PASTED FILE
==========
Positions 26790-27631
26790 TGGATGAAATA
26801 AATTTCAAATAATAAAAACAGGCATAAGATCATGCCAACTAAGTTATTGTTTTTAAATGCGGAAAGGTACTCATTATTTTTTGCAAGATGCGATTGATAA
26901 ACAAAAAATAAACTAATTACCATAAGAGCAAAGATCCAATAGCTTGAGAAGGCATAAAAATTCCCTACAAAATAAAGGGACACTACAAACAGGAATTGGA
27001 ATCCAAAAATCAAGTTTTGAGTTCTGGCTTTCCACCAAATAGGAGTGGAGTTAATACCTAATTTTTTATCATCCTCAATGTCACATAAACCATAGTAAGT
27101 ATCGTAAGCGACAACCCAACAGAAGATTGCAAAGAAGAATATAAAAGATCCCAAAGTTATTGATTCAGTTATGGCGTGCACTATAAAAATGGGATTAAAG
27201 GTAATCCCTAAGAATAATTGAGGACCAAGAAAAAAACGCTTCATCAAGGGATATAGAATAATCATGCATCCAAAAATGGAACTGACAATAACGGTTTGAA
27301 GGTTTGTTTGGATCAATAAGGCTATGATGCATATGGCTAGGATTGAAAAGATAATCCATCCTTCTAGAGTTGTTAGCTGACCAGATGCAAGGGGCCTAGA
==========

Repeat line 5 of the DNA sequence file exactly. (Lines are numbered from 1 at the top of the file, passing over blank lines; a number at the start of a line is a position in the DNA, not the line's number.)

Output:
27001 ATCCAAAAATCAAGTTTTGAGTTCTGGCTTTCCACCAAATAGGAGTGGAGTTAATACCTAATTTTTTATCATCCTCAATGTCACATAAACCATAGTAAGT